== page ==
will be identified through a third measure based on the guidelines for diagnosis of hypertension presented
in the Seventh Report of the Joint National Committee on Prevention, Detection, Evaluation, and
Treatment of High Blood Pressure (two or more most recent blood pressure readings greater than or equal
to 140/90 mm Hg among those without any diagnosis of essential hypertension).77 This third measure
identifies those at risk for or undiagnosed with hypertension, and would help document the benefits of
analyzing EHR data in an external format.
Methods
This research is a nonexperimental retrospective study of essential hypertension cases identified
across 11 West Virginia primary care centers using the same EHR system. We used a previously
developed tool to import data from the EHRs into the Chronic Disease Electronic Management System
(CDEMS).78 CDEMS is a Microsoft Accessbased public-domain registry originally developed by the
Washington State Department of Health. Moving the de-identified EHR data to an external system, in this
case a registry, allows for data transparency in that key data within the EHR (i.e., patient diagnoses,
demographics, vitals, laboratory results and services) can be queried for coding consistency and
completeness. Table 1 lists all data elements imported from the EHR into the registry. This registry was
chosen as the tool for analysis because it is accessible by each primary care center, allowing methods and
tools for this research to be applied at the practice level for quality improvement efforts in data
management, identification of at-risk patients, and quality-of-care improvement. De-identified data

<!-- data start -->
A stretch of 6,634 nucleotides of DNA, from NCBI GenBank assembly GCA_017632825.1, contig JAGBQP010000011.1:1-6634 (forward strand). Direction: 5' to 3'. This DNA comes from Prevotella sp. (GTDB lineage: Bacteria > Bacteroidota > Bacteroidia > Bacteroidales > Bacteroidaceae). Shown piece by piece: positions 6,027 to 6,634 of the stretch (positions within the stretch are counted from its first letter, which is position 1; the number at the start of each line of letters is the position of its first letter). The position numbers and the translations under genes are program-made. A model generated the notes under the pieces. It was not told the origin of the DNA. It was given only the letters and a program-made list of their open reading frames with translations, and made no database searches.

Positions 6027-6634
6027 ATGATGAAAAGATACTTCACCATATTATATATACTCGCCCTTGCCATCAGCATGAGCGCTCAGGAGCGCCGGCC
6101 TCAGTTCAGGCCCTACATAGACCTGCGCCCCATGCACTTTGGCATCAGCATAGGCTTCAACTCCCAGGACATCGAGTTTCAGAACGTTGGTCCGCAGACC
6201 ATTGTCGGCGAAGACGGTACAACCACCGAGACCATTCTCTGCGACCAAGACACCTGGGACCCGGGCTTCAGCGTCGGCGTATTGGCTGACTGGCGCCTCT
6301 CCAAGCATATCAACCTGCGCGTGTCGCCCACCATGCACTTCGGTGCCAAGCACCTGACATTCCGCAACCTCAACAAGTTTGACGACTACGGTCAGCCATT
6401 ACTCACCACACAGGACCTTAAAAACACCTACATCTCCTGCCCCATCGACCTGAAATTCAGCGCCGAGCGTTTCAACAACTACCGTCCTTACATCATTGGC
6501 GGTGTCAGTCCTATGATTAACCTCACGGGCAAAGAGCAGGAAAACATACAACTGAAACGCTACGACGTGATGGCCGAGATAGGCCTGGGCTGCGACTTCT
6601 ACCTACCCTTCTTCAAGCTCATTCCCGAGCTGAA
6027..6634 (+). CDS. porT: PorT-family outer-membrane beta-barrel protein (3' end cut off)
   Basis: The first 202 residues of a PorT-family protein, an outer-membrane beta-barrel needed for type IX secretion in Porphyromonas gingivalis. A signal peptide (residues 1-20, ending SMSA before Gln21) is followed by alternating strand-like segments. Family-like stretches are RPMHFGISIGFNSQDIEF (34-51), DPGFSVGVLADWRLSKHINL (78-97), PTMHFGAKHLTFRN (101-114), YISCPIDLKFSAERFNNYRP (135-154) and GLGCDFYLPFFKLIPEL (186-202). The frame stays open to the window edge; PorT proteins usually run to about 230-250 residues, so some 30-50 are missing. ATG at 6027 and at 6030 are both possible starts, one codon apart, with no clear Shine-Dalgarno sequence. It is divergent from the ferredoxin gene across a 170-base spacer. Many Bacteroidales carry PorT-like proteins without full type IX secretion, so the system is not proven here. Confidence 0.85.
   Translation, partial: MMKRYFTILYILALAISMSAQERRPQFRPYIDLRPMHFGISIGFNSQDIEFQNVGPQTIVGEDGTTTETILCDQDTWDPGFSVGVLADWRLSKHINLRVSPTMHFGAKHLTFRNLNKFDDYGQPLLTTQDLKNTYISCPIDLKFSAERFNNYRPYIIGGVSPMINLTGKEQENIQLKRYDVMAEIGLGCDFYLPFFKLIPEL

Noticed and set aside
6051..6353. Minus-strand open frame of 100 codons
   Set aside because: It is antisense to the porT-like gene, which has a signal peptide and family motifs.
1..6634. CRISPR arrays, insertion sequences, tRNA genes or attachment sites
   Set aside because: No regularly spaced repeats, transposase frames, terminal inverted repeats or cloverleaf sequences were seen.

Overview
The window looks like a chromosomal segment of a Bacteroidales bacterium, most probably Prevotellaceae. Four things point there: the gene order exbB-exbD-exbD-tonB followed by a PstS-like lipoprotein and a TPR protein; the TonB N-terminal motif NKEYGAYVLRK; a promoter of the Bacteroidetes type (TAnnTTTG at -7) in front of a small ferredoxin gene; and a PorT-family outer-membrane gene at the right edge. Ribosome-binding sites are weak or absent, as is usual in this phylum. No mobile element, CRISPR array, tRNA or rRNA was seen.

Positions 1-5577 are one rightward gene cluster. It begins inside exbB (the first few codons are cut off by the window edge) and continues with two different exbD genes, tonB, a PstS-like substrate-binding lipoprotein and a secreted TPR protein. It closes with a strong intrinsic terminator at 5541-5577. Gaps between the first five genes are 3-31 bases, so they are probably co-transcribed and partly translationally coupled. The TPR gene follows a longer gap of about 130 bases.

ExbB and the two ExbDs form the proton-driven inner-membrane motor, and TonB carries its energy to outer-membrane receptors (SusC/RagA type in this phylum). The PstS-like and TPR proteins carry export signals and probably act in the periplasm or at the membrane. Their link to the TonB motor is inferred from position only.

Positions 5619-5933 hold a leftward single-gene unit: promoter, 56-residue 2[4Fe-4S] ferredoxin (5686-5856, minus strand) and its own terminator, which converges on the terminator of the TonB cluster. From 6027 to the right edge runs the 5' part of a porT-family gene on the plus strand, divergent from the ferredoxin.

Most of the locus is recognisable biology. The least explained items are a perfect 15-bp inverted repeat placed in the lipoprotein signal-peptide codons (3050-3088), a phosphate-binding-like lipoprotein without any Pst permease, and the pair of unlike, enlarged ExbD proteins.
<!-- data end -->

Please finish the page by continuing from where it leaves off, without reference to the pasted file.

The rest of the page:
included in this analysis are for all active patients in the 11 sites as of December 31, 2010.
Queries were built in the registry to search the de-identified EHR data to 1) identify unduplicated
patients with a diagnosis of essential hypertension based on ICD-9-CM codes (using the diagnosis and
demographic portions of the data); 2) identify unduplicated patients with a diagnosis of essential
hypertension based on free-text entries (using the diagnosis and demographic portions of the data); and 3)
identify unduplicated patients whose last two or more blood pressure readings were greater than or equal
to 140/90 mm Hg and who did not have a documented diagnosis of essential hypertension in either ICD-
9-CM code or free-text format (using the diagnosis, demographic, and vital signs portions of the data).
Table 2 provides a listing of queries used to identify patients, a description of the functions of each query,
and a list of the free-text diagnoses that were detected. Identification of patients with a diagnosis of
essential hypertension by ICD-9-CM code was accomplished by limiting search criteria to codes 401.0
401.9. Identification of patients with a free-text diagnosis of essential hypertension required more search
steps. Search of the diagnosis field called “Other” required use of the LIKE condition function in
Identifying Patients with Hypertension: A Case for Auditing Electronic Health Record Data